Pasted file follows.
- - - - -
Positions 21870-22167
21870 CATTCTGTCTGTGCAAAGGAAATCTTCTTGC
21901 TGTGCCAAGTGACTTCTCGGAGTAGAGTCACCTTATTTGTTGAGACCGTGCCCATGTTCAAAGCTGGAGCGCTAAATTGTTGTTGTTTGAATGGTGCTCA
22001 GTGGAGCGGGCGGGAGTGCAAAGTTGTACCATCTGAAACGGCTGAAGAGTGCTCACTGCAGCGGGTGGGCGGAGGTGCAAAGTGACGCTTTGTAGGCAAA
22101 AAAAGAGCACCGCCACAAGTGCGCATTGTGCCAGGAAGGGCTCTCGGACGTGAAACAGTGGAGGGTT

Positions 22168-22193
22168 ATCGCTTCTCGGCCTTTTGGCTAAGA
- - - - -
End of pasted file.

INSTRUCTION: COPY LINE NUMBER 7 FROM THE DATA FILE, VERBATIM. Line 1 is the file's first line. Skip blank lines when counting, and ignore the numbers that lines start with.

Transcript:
22168 ATCGCTTCTCGGCCTTTTGGCTAAGA